Switzerland may not be the first to come to mind when you think of foodie countries around the world, but it has a lot to offer. Aside from delicious cheeses and wine, the Swiss know how to make good chocolate. During your visit, take the Belle Epoque Chocolate train to the Cailler factory, the birthplace of milk chocolate.
Who doesn’t love chocolate? My husband, but that’s a story in itself. Most people love it, crave it and schedule it into their daily lives. Switzerland’s chocolate is a category all its own and because of this it is an important piece of any Switzerland travel. We’ll introduce you to the history of Swiss chocolate and share with you a number of our local favorites.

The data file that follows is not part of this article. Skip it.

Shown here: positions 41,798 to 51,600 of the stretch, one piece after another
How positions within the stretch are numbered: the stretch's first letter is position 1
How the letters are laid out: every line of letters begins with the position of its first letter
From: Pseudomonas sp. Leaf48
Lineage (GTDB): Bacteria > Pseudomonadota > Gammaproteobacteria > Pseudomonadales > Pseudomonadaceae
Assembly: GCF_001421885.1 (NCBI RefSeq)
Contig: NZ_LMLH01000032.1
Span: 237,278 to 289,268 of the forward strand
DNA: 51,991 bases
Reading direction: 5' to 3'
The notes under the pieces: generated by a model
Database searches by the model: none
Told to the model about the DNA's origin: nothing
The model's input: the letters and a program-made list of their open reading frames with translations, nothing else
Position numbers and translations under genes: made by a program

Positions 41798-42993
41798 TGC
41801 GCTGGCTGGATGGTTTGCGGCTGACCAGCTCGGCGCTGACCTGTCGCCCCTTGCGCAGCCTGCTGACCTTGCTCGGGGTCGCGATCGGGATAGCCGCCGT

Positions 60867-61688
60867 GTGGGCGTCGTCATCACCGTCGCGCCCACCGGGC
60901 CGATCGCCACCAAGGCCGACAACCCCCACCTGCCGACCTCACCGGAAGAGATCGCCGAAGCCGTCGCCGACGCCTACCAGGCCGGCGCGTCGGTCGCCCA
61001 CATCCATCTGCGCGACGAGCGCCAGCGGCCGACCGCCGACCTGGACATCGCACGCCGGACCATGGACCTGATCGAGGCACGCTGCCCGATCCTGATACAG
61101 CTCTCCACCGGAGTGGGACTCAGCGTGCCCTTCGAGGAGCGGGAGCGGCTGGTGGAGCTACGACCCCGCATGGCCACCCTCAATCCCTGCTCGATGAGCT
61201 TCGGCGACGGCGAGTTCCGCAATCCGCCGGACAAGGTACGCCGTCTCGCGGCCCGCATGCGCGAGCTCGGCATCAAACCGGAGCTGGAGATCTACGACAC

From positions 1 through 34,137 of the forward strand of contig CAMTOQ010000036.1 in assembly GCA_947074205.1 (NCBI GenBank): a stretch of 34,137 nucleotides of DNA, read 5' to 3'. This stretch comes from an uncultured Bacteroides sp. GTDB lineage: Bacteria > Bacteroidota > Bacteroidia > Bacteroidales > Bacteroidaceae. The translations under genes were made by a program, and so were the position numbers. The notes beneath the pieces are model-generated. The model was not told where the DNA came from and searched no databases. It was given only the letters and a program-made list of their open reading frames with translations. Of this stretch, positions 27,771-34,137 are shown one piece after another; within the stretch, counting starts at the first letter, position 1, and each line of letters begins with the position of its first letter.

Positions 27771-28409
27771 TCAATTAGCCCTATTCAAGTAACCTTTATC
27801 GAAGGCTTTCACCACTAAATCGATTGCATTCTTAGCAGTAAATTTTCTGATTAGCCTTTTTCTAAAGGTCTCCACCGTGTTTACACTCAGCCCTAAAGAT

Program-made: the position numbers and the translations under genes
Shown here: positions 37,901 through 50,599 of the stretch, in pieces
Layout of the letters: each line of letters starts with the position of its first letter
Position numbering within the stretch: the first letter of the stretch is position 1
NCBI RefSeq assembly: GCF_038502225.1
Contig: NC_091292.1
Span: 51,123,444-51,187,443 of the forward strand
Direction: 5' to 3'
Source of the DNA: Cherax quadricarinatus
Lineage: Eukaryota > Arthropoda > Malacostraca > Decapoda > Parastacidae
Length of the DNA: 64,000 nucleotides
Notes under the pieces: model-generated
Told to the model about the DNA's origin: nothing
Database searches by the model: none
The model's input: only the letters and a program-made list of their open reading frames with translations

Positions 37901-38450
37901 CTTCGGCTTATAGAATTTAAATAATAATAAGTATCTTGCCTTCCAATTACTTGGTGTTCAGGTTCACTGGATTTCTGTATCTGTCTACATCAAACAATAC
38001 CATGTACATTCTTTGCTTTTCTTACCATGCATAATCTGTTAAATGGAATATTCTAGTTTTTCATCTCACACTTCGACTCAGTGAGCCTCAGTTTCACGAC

The history of chocolate in Switzerland
In 1615 Switzerland was first introduced to chocolate in liquid form after the infanta Anna of Austria brought her childhood memories of hot chocolate in Madrid to central Europe. Chocolate in drink form dominated until the 19th century when the Industrial Revolution paddled chocolate into a solid. François-Louis Cailler built the first mechanized chocolate facility in 1819 and is the oldest Swiss chocolate brand today. In 1875 Daniel Peter first mixed milk and chocolate at his factory in Vevey, Switzerland and soon after Randolph Lindt developed the world’s first melting chocolate utilizing a special conching process. Needless to say, the Swiss are chocolate experts and long time connoisseurs.